However, this does not decide whether a traditional marine cargo insurance policy would afford different coverage, or exclude coverage, for portions of a voyage that differ from the voyage described, or which might constitute a deviation. See, e. g., Escambia Treating Co. v. Aetna Casualty & Surety Co., N.D. Fla., 1976, 1977 A.M.C. 1285.
The standard rule is that "(t)he burden of proving a loss by a peril insured against on a cargo policy is on the insured." Continental Food Products v. Insurance Co. of North America, 5 Cir., 1977, 1977 A.M.C. 2421, 544 F.2d 834, 836. We believe that, by analogy, the broad terms of Clause 13 places on the cargo shipper the burden of establishing initially that marine cargo insurance would not have covered this loss
46 U.S.C. § 1303 provides in part:
(1) The carrier shall be bound, before and at the beginning of the voyage, to exercise due diligence to
(a) Make the ship seaworthy;
(b) Properly man, equip, and supply the ship;
(c) Make the holds, refrigerating and cooling chambers, and all other parts of the ship in which goods are carried, fit and safe for their reception, carriage, and preservation.
The provisions of Clause 21 are set forth at note 2, Supra
46 U.S.C. § 1303 provides:
The carrier shall properly and carefully load, handle, stow, carry, keep, care for, and discharge the goods carried.
46 U.S.C. § 1304(2) provides in part:
(2) Neither the carrier nor the ship shall be responsible for loss or damage arising or resulting from
(a) Act, neglect, or default of the master, mariner, pilot, or the servants of the carrier in the navigation or in the management of the ship . . . .
Cases arising under COGSA and its predecessor, the Harter Act, 46 U.S.C. § 192, indicate that the same physical acts can equally well be viewed as failure to use due care in handling cargo (for which the carrier would be liable), and as errors in management or navigation of a vessel (for which the carrier would not be liable), depending on the circumstances. See generally, Gilmore and Black, The Law of Admiralty, § 3-28, at 156-59. For example, in some cases the failure to monitor ship ventilators is negligence in the care and handling of cargo, when the cargo is a perishable product that requires exposure to air. E. g., Daido Line v. Thomas P. Gonzalez Corp., 9 Cir., 1962, 1962 A.M.C. 1295, 299 F.2d 669. On the other hand, in rough seas, the failure to trim the ventilators can result in the ship taking on water in amounts that endangers the stability of the vessel, and may constitute error in management and operation. See Leon Bernstein Co. v. Wilhelmsen, 5 Cir., 1956, 232 F.2d 771; Hershey Chocolate Corp. v. The Mars, E.D. Pa., 1959, 1959 A.M.C. 2035, 172 F. Supp. 321, aff'd, 3 Cir., 273 F.2d 617; Cf. Brown and Williamson Tobacco Corp. v. The S. S. Anghyra, E.D. Va., 1957, 1958 A.M.C. 472, 157 F. Supp. 737, 746-47 (defendant argued that the failure to ventilate cargo sufficiently was dictated by need to supply adequate power for ship as a whole). See also, Horn v. Cia de Navegacion Fruco, S.A., 5 Cir., 1968 A.M.C. 2548, 404 F.2d 422; Wilbur-Ellis Co. v. M/V Captayannis "S", D. Or., 1969, 1969 A.M.C. 2484, 306 F. Supp. 866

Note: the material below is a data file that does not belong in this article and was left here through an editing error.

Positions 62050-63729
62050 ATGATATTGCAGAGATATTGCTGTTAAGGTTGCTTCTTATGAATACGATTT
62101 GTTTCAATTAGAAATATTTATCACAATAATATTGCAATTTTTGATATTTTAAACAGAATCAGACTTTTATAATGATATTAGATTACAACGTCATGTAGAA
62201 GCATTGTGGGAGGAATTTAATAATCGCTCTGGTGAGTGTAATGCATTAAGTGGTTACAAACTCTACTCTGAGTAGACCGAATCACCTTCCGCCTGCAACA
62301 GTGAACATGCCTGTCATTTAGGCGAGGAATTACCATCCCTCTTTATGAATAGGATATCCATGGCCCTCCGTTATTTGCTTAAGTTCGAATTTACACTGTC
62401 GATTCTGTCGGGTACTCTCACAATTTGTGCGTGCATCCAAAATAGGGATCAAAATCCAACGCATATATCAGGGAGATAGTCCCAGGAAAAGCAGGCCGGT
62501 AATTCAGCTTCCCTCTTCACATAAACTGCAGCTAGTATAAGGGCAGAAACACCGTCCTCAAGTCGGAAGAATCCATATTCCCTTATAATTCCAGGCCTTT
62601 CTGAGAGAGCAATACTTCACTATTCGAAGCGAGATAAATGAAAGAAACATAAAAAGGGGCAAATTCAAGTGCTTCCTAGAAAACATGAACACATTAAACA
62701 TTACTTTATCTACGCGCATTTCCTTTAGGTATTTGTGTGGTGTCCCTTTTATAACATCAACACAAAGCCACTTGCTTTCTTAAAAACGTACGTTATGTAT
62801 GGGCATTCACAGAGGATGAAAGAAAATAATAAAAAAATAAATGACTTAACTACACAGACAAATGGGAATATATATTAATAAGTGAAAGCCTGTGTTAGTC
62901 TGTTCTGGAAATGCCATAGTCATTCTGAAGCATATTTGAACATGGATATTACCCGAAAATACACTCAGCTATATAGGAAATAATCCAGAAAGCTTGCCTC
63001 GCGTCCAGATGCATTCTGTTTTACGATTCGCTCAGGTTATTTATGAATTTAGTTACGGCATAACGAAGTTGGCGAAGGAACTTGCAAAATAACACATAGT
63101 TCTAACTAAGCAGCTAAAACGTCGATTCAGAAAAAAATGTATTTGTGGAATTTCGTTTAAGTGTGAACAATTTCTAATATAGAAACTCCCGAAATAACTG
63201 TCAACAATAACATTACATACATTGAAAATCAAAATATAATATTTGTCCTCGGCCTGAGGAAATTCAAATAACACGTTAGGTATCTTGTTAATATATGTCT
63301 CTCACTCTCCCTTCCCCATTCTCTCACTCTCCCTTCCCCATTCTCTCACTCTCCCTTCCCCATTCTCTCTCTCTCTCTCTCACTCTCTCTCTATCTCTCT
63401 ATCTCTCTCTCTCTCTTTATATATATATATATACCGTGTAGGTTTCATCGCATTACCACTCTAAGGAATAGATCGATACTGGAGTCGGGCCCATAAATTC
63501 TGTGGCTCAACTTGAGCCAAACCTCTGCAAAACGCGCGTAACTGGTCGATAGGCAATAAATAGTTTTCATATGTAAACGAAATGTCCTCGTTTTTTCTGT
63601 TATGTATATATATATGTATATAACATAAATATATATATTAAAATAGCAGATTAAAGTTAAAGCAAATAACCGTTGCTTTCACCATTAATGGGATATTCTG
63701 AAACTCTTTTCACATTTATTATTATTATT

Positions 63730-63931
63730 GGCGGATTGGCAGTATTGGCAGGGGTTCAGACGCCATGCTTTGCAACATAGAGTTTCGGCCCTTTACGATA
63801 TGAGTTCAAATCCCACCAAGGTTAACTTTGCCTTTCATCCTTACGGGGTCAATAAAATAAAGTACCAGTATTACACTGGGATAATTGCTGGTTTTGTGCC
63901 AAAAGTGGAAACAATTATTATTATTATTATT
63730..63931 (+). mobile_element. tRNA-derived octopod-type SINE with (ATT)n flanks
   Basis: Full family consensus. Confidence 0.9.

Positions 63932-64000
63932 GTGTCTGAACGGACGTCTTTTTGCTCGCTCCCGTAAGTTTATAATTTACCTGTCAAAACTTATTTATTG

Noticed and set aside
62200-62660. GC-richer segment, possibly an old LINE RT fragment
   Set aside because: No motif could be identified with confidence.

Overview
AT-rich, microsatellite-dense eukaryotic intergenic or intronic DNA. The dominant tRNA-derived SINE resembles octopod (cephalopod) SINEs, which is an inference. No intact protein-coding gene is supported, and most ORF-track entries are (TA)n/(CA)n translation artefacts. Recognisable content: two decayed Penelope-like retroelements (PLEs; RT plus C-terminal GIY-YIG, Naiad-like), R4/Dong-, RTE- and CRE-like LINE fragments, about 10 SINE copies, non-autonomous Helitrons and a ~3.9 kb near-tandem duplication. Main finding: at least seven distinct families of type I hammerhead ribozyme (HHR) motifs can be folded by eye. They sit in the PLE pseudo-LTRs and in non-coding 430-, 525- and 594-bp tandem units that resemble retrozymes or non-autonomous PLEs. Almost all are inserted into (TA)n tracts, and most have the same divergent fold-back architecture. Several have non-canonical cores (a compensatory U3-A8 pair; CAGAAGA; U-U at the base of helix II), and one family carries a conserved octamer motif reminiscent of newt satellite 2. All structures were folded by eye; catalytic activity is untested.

See, e. g., H. Schnell & Co. v. S. S. Vallescura, 1934, 1934 A.M.C. 573, 293 U.S. 296, 55 S. Ct. 194, 79 L. Ed. 373; Nat G. Harrison Overseas Corp. v. American Tug Titan, 5 Cir., 1975, 516 F.2d 89, on rehearing, 5 Cir., 520 F.2d 1104; Cf. Orient Mid-East Lines, Inc. v. A Shipment of Rice, 5 Cir., 1974, 1974 A.M.C. 2593, 496 F.2d 1032 (unseaworthiness and negligent management of vessel were concurrent causes of the damage to the cargo)